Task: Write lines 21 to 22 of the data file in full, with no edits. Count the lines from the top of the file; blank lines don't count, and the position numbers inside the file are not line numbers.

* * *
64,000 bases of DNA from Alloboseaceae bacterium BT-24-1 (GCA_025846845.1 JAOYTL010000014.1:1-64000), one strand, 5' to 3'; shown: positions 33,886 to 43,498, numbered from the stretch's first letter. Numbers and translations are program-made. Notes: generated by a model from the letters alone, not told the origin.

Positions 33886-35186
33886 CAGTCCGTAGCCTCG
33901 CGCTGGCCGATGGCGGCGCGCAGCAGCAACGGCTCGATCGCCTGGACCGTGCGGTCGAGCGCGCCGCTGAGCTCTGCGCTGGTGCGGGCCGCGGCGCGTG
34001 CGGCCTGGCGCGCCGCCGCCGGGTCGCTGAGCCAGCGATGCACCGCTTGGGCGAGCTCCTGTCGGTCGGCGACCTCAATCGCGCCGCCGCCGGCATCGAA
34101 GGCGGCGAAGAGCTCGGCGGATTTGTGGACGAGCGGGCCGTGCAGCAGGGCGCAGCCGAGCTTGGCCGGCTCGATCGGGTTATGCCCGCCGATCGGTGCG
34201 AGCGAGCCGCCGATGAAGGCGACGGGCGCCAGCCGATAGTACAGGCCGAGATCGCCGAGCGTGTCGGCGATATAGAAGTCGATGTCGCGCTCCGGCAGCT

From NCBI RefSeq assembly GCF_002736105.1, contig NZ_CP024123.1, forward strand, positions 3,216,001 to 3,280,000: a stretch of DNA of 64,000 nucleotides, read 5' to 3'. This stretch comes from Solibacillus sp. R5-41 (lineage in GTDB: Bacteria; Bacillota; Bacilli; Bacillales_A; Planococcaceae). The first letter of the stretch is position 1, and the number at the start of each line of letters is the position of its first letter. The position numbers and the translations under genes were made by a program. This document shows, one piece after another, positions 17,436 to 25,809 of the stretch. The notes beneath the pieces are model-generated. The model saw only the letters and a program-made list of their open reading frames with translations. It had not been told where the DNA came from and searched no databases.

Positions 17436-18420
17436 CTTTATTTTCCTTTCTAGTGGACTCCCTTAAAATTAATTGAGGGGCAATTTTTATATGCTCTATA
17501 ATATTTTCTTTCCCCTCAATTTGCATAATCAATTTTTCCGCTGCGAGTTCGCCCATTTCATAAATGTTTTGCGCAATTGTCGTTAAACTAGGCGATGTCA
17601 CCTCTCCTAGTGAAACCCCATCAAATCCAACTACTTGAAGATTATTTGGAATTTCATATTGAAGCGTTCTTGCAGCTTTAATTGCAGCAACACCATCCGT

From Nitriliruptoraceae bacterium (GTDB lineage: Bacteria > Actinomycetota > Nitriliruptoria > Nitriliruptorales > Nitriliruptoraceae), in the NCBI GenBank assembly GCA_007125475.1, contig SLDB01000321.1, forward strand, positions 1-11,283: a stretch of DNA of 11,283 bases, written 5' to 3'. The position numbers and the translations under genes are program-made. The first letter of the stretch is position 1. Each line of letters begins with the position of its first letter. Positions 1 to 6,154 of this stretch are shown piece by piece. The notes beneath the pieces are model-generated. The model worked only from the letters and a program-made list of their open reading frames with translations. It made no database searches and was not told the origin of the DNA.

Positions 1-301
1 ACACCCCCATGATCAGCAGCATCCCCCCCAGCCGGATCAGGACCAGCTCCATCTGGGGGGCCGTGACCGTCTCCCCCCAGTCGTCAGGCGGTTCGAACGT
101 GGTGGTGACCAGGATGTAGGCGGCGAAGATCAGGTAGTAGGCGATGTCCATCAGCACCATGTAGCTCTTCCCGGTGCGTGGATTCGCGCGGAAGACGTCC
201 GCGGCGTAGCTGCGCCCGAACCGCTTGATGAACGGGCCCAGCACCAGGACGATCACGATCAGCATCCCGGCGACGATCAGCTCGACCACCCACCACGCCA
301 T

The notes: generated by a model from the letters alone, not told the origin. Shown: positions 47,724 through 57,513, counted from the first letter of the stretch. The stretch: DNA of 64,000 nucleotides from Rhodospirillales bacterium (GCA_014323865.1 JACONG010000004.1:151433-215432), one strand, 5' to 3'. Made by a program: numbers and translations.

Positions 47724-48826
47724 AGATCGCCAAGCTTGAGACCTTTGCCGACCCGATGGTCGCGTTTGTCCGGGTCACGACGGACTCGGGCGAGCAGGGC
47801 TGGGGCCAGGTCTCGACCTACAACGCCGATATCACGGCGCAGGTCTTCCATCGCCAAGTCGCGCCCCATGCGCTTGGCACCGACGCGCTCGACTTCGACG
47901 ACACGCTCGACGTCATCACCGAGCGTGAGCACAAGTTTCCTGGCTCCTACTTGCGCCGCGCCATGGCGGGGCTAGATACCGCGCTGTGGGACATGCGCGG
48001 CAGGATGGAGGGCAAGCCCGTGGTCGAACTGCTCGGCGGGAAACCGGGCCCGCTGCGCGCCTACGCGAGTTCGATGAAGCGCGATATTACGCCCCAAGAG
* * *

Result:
47724 AGATCGCCAAGCTTGAGACCTTTGCCGACCCGATGGTCGCGTTTGTCCGGGTCACGACGGACTCGGGCGAGCAGGGC
47801 TGGGGCCAGGTCTCGACCTACAACGCCGATATCACGGCGCAGGTCTTCCATCGCCAAGTCGCGCCCCATGCGCTTGGCACCGACGCGCTCGACTTCGACG